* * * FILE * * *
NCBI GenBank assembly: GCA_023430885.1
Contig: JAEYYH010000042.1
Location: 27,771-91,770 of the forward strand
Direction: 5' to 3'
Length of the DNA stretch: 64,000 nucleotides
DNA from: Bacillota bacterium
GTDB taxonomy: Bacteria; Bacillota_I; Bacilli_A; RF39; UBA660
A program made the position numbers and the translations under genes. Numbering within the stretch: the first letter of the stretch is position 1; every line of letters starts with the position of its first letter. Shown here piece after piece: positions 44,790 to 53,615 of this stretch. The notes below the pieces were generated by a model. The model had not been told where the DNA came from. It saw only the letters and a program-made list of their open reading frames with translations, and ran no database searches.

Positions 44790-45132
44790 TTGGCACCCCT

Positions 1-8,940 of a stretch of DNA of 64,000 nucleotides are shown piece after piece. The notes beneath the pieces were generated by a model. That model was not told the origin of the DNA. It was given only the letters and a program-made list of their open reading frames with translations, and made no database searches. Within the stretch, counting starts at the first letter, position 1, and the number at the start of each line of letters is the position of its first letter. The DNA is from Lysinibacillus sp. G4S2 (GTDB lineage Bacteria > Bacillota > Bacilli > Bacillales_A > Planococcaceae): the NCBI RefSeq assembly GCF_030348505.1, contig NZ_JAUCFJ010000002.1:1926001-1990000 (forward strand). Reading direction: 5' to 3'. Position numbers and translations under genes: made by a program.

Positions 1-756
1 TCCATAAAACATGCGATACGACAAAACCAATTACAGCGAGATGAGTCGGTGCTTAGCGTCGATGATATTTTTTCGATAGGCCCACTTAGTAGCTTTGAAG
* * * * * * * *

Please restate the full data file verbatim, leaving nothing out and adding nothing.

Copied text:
NCBI GenBank assembly: GCA_023430885.1
Contig: JAEYYH010000042.1
Location: 27,771-91,770 of the forward strand
Direction: 5' to 3'
Length of the DNA stretch: 64,000 nucleotides
DNA from: Bacillota bacterium
GTDB taxonomy: Bacteria; Bacillota_I; Bacilli_A; RF39; UBA660
A program made the position numbers and the translations under genes. Numbering within the stretch: the first letter of the stretch is position 1; every line of letters starts with the position of its first letter. Shown here piece after piece: positions 44,790 to 53,615 of this stretch. The notes below the pieces were generated by a model. The model had not been told where the DNA came from. It saw only the letters and a program-made list of their open reading frames with translations, and ran no database searches.

Positions 44790-45132
44790 TTGGCACCCCT

Positions 1-8,940 of a stretch of DNA of 64,000 nucleotides are shown piece after piece. The notes beneath the pieces were generated by a model. That model was not told the origin of the DNA. It was given only the letters and a program-made list of their open reading frames with translations, and made no database searches. Within the stretch, counting starts at the first letter, position 1, and the number at the start of each line of letters is the position of its first letter. The DNA is from Lysinibacillus sp. G4S2 (GTDB lineage Bacteria > Bacillota > Bacilli > Bacillales_A > Planococcaceae): the NCBI RefSeq assembly GCF_030348505.1, contig NZ_JAUCFJ010000002.1:1926001-1990000 (forward strand). Reading direction: 5' to 3'. Position numbers and translations under genes: made by a program.

Positions 1-756
1 TCCATAAAACATGCGATACGACAAAACCAATTACAGCGAGATGAGTCGGTGCTTAGCGTCGATGATATTTTTTCGATAGGCCCACTTAGTAGCTTTGAAG